“I told Chris (Meloni) and everybody what the ‘down low’ was,” Ice-T explains. “I was like, no, in the Black community, being gay is different. … And a lot of these guys are straight, but they go out at night and have gay sex. And everybody looked at me — and I’m like, ‘Don’t look at me, I just know s---.’”
In the episode, Fin tells his colleagues he thinks the men are “on the down low” and defines it to his confused co-workers, who also point out the men are married, as “Black men having sex with other men.”
“They say it doesn’t mean they’re gay,” Fin explains. “It’s just sex. They hang out, have a few drinks, pretend that what goes on downstairs isn’t who they are. You grow up being Black, you’re supposed to be a man, become a father. Church, your family, your friends, they all see being gay as a white man’s perversion.”
After further explaining how “it’s different for Black men,” Benson, Stabler, Munch and Capt. Don Cragen (Dann Florek) all stare at Fin.
“Don’t look at me, I just know stuff,” Fin says.
“I ad-libbed that (line), and they kept it in,” Ice-T recalls.
Ice-T also plays the father of a gay son, Ken, on “SVU,” and one episode focused on Fin finding out through a case that Ken was gay (“Strain”).
“It wasn’t difficult for me,” Ice-T says.
“Once you realize if your son is gay, you still love him,” he continues. “That’s still your son.”
“I just tried to address it the way I would in real life,” Ice-T adds.
Bringing his real-world knowledge to “SVU” is nothing new for Ice-T, who was told by Wolf during a phone call after joining the show in the early 2000s to “play the cop we need.”
“He goes, ‘You don’t like cops, do you?’” Ice-T recalls about the call with Wolf. “And I go, ‘Well, Dick, I used to be a criminal, and the cops were the opponent. It wasn’t that we didn’t like them — we knew they were there to do their job, and we were doing our job.’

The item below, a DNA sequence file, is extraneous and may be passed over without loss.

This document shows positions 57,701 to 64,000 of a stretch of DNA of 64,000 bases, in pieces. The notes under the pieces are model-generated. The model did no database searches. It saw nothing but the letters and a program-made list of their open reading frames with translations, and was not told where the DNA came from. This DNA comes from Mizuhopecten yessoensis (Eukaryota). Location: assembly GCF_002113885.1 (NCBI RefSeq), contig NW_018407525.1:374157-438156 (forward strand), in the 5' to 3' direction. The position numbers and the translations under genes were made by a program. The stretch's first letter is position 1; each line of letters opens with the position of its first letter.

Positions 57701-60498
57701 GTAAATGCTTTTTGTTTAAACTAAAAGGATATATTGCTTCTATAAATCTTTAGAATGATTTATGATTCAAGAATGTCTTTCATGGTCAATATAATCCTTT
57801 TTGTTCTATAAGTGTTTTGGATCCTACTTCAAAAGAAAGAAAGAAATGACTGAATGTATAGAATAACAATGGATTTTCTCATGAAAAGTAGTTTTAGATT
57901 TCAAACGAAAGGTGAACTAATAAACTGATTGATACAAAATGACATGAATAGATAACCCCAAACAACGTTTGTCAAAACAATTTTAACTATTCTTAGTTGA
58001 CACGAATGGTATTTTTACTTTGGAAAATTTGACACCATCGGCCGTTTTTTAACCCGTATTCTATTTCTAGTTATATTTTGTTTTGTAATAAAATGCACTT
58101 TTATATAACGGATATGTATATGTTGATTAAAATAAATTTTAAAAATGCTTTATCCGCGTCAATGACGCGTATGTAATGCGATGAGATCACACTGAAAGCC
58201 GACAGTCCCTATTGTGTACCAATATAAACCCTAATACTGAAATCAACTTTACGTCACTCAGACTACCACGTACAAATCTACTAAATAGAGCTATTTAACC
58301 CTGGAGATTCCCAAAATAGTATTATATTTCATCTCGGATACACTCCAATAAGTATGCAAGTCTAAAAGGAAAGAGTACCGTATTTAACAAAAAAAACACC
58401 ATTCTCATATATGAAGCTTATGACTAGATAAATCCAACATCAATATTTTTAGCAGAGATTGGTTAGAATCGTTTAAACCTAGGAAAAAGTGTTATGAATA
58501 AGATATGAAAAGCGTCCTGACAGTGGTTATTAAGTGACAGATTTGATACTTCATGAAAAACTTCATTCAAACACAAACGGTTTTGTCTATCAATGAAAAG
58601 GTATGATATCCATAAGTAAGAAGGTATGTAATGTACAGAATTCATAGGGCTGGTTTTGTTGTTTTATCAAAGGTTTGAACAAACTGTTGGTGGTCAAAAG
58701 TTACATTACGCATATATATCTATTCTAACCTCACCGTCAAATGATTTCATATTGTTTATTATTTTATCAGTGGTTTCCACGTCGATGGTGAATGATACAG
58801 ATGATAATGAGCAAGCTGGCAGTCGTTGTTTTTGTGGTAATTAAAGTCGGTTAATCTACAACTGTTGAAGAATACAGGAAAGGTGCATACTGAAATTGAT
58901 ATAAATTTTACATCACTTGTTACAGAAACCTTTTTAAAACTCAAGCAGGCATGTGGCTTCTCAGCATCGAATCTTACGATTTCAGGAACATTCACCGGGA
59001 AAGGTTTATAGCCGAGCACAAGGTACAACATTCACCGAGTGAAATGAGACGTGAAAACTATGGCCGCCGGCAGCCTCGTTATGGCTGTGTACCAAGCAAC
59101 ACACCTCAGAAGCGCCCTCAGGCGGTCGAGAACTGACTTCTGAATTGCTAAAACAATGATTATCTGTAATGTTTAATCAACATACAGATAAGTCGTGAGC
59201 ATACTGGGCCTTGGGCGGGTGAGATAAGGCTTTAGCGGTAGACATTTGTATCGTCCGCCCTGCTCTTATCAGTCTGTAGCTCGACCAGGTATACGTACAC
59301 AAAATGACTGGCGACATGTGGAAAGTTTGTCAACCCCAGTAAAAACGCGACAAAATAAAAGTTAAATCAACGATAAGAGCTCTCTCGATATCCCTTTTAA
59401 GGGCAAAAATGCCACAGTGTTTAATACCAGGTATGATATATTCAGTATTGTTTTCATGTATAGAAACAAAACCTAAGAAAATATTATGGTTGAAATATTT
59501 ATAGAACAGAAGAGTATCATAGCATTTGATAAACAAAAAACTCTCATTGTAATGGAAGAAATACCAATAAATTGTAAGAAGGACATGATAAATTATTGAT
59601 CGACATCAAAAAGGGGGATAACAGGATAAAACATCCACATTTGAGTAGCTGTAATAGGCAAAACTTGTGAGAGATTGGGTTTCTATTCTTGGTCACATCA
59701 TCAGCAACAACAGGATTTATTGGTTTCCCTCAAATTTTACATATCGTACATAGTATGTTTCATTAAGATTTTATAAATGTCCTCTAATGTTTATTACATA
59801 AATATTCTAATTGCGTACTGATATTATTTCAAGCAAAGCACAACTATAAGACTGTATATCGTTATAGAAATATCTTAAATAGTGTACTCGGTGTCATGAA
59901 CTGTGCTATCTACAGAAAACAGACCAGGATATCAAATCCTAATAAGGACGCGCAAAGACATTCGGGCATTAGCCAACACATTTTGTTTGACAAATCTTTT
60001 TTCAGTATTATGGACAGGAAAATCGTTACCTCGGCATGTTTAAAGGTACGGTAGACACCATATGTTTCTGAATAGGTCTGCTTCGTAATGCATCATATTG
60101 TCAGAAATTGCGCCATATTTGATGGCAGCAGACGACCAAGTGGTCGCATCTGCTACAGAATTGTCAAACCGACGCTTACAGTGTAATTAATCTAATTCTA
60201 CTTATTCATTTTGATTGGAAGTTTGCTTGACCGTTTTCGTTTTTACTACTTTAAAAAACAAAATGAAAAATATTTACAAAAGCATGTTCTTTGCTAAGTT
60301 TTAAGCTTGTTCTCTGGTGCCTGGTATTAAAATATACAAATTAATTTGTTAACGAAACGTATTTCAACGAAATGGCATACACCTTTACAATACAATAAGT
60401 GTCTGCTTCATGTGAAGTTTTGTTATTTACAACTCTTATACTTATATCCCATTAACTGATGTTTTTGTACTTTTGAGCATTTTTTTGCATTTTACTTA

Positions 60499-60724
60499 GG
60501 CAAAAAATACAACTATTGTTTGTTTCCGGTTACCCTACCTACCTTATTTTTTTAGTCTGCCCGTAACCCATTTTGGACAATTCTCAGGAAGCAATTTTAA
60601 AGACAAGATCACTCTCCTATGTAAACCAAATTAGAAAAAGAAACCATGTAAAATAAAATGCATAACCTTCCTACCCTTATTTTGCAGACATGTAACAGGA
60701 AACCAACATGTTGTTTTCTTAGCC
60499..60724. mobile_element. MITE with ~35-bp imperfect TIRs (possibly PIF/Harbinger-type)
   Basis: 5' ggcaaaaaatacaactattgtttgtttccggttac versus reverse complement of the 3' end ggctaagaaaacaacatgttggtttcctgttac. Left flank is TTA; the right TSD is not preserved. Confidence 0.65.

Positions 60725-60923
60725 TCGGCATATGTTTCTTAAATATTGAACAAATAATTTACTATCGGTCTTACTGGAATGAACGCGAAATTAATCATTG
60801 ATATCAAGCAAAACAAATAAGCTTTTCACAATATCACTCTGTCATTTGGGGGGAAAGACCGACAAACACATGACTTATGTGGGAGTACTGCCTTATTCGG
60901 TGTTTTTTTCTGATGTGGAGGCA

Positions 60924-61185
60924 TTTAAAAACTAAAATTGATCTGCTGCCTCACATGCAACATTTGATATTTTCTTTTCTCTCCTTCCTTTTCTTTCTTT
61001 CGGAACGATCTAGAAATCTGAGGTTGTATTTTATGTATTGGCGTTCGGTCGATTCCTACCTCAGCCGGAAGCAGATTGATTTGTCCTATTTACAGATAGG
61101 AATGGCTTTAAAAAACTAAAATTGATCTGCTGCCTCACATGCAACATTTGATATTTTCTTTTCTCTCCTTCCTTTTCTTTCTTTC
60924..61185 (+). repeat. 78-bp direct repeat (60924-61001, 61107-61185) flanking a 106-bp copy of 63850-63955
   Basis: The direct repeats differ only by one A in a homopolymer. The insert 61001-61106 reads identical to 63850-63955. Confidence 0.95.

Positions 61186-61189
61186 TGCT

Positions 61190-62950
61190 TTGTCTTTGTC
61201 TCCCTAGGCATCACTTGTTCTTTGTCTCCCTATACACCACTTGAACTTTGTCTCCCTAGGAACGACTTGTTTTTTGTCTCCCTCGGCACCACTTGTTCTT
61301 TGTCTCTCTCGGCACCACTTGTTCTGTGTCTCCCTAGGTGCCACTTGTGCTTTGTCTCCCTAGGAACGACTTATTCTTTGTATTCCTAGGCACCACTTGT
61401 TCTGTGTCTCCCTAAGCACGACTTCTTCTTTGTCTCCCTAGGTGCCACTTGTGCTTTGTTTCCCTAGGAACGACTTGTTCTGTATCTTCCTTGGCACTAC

“He said, ‘But you admit we need them?’ I’m like, ‘Hell yeah.’ He said, ‘Play the cop we need.’”
He said, ‘Play the cop we need.’
The public’s perception of police has changed since Ice-T joined “SVU” in 2000, with an increase in brutal acts by police, especially against Black men, being caught on camera.
Ice-T says this doesn’t affect how fans on the street perceive his character.
“People don’t really trip off me because … Fin is a character, but Ice-T is bigger,” he explains. “So on the street, they don’t call me Fin like they might call Mariska Olivia. But they don’t call me Fin — they call me Ice.”
Ice-T adds his fans know he’s “about as far from a cop as you can get.”
He believes playing a member of the Special Victims Unit is about “the most honest cop you can have on the force” because SVU detectives are “chasing rapists and pedophiles — and people don’t even like them in prison.”
“So people don’t even really count SVU as cops: They look at it like they’re really cleaning up the sewage out of our streets,” he adds.
“If you’re under 23, you have no reference point to me as a rapper,” he says, adding to those fans he’s only been known to them on their televisions “as a cop.”
“Every once in a while, somebody will call me a cop, and then people straighten them out really quick,” Ice-T says.
Eventually, Ice-T’s time as Fin will come to an end — hopefully not anytime soon — on the series, and he already has a vision in mind for his character’s legacy.
“He’s the last one standing — like, everybody else died, and Fin is alive,” he jokes.
“At the end of the day, hopefully they don’t twist my character and make me go out like a sucker or a rat or some bulls---,” he says. “They let me go out right — in a blaze of glory, some kind of way.”
“This show could be on another five years depending on how it goes,” he adds.
There’s already one thing, however, that Ice-T knows he’ll do before he walks off set for a final time — whenever that may be.
“One thing I do know is when this show does wrap, I’m robbing the wardrobe,” he says.
“Law & Order: SVU” airs Thursdays at 9 p.m. ET after “Law & Order” at 8 p.m. and “Law & Order: Organized Crime” at 10 p.m on NBC.